24 The disciples were amazed at his words. But Jesus said again, “Children, how hard it is to enter the kingdom of God! 25 It is easier for a camel to go through the eye of a needle than for someone who is rich to enter the kingdom of God” (NIV).

Their dollars and riches stand in the way of entering God’s kingdom.

It is only those who recognise they are spiritually bankrupt before God, will be blessed. Again, Jesus: ‘Blessed are the poor in spirit, for theirs is the kingdom of heaven’ (Matt 5:3 NIV).

(2) Second reason why God chooses the poor

According to 1 Cor 1:29, God chooses the poor ‘so that no one may boast before him’. God chooses the poor, as he has stated, because they have nothing and have nothing within themselves to brag before God.

What a contrast between how God was choosing the poor and why he does it, and how James readers were treating the poor and shabby. James 1:6 says that his readers ‘have dishonoured the poor’.

But there’s a contrast that we see with the rich according to James 1:6

2. What were the rich doing to their Christian witness?

James answers with 3 piercing questions in vv 6-7.

(a) Aren’t they exploiting you?

The word for ‘exploit’ is very strong in the Greek language. Katadynasteuw. It describes ‘the brutal and tyrannical deprivation of one’s rights’. We see it in the Greek translation of the OT (the LXX) in passages such as

flamin-arrow-small Ezek 22:29, ‘The people of the land practice extortion and commit robbery; they oppress [katadynasteu?] the poor and needy and mistreat the foreigner, denying them justice’ (NIV).

flamin-arrow-small Zech 7:10, ‘Do not oppress [katadynasteu?] the widow or the fatherless, the foreigner or the poor. Do not plot evil against each other’ (NIV).

(b) Aren’t they ‘dragging you into court?’ (v 6)

Yes, ‘drag’, helkw, can mean ‘to draw and attract’, as in John 6:44, but in other places it can mean ‘the act of forcibly dragging a person’. We see that meaning in Acts 16:19, ‘When her owners realized that their hope of making money was gone, they seized Paul and Silas and dragged them into the marketplace to face the authorities’. We see it meaning that kind of dragging also in Acts 21:30, ‘The whole city was aroused, and the people came running from all directions. Seizing Paul, they dragged him from the temple, and immediately the gates were shut’ (NIV). That’s no gentle drawing of attracting. It’s giving the meaning of forcibly dragging the person.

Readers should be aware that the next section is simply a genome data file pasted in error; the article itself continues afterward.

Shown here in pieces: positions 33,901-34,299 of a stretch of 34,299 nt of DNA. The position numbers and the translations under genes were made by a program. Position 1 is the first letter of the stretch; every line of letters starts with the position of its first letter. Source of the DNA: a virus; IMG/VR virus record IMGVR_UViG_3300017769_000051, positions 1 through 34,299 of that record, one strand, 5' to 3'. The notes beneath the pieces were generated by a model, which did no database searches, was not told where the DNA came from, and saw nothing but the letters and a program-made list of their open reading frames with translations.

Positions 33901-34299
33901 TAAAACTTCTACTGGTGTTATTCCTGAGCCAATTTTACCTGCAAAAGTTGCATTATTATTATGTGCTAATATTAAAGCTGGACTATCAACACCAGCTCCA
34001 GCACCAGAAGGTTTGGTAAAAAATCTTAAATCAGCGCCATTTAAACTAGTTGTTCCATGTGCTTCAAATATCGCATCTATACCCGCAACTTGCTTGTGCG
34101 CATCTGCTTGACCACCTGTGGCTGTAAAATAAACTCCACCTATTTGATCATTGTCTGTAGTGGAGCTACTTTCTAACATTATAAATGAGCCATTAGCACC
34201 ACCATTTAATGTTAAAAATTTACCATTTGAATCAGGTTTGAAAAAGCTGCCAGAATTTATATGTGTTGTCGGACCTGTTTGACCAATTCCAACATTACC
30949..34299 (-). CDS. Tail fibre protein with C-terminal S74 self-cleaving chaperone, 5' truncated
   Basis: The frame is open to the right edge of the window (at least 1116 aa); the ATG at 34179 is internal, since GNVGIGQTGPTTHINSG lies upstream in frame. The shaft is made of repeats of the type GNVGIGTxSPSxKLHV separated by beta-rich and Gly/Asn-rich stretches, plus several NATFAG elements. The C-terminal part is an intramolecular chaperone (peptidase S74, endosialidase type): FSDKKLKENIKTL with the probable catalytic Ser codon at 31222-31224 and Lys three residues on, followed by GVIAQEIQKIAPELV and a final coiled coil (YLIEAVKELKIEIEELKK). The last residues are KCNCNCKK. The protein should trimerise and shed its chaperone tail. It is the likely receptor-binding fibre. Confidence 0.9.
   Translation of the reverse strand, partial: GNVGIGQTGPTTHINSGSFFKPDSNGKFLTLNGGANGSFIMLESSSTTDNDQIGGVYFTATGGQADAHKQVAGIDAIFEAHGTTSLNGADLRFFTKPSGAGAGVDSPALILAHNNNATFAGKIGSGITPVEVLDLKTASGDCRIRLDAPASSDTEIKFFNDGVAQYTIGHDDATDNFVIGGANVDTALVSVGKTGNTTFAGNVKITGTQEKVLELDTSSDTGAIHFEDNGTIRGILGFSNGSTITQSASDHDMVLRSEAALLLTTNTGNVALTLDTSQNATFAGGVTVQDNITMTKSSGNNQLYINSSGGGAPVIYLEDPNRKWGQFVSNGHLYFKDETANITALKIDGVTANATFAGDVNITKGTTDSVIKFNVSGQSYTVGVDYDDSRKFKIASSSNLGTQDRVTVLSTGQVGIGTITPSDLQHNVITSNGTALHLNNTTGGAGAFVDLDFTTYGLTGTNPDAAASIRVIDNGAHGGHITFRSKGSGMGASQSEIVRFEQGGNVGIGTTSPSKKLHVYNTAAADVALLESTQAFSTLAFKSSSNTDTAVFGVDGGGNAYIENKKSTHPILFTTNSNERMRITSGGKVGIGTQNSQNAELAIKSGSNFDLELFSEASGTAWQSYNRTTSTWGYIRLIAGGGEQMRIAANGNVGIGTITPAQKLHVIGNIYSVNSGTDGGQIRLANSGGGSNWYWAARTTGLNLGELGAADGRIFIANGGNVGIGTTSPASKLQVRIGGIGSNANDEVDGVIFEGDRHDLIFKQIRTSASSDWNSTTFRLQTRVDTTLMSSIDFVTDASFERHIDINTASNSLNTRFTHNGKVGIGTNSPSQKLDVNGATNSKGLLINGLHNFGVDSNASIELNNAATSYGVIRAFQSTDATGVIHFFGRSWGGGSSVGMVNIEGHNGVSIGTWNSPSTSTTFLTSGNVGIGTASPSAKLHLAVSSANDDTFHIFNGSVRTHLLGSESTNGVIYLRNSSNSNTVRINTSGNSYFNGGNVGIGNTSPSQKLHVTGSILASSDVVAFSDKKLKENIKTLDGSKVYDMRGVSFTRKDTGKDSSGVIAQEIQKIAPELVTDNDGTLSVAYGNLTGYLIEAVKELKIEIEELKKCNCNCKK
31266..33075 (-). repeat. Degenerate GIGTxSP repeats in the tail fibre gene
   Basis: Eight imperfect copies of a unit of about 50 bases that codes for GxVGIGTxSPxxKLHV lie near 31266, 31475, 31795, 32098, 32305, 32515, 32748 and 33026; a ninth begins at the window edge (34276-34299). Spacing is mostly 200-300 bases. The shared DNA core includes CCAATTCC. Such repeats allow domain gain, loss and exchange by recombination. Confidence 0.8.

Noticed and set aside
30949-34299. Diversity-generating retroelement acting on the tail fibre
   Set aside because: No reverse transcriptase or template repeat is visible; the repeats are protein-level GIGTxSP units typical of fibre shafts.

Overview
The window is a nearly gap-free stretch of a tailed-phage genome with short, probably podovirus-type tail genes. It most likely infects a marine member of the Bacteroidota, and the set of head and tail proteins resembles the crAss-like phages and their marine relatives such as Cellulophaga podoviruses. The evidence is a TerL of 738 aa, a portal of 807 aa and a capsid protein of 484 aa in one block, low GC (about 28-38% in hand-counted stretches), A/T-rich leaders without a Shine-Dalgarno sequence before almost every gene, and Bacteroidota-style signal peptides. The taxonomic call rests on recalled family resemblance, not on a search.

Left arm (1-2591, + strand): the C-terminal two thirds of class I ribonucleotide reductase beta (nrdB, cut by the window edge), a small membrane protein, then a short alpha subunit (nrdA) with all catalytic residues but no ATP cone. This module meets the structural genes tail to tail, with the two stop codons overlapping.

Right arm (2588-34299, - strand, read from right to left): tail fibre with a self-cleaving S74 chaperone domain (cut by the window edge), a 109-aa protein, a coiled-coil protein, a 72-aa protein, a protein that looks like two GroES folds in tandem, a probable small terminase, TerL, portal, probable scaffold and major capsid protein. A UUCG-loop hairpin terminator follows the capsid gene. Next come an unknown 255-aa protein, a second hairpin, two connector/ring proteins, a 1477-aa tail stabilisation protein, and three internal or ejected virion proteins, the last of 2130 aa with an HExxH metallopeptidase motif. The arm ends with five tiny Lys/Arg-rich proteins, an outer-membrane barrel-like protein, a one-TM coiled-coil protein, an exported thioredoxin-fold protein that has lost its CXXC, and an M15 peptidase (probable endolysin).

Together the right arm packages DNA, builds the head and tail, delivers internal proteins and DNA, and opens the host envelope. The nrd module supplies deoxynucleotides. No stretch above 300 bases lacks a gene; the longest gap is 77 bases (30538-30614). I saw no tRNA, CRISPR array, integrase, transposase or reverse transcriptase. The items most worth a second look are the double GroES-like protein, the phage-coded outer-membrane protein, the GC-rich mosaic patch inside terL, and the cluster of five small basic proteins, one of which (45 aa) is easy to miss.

That’s what they were doing with the poor. The rich were dragging them into court.

But the rich were doing more:

(c) Aren’t they ‘blaspheming the noble name’ of Christ (v 7)?

When I read this question in James 2:7, it reminded me of the language, plastered across the mass media many times, from the late Kerry Packer.

Some of you are old enough to remember the story of what happened to him.

On 6 October 1990, Australia’s richest man, the late media mogul Kerry Packer, was playing polo at Sydney’s Warwick Farm racecourse when he suffered a massive heart attack. His heart stopped for eight minutes, but he was revived by an ambulance crew using a defibrillator (which produces an electric shock to restart the heart’s normal rhythm).[12]

Other reports said ‘he was clinically dead for six minutes before being revived by ambulance officers’ (Zinn 2005).

However, it is what he often said between his encounter with death in 1990 and his final death in 2005 that demonstrated how this richest of rich man could use foul language about what happens at death.

He repeated over and over for the media to grab their one-liners. He told his interviewer friend, Phillip Adams: ‘I’ve been to the other side, and let me tell you, son, [blankety blank][13] there’s nothing there. There’s no one waiting for you. There’s no one to judge you, so you can do what you [blankety blank] like’.[14]

That’s just one example of how the rich blaspheme God and the afterlife. It is recorded in Scripture that ‘And just as it is appointed for man to die once, and after that comes judgement’ (Heb 9:27 ESV).

I’m backing Scripture over Kerry Packer. As James warned us about the rich, ‘They are blaspheming the noble name’ of the Lord Jesus Christ.

F. Dangerous favouritism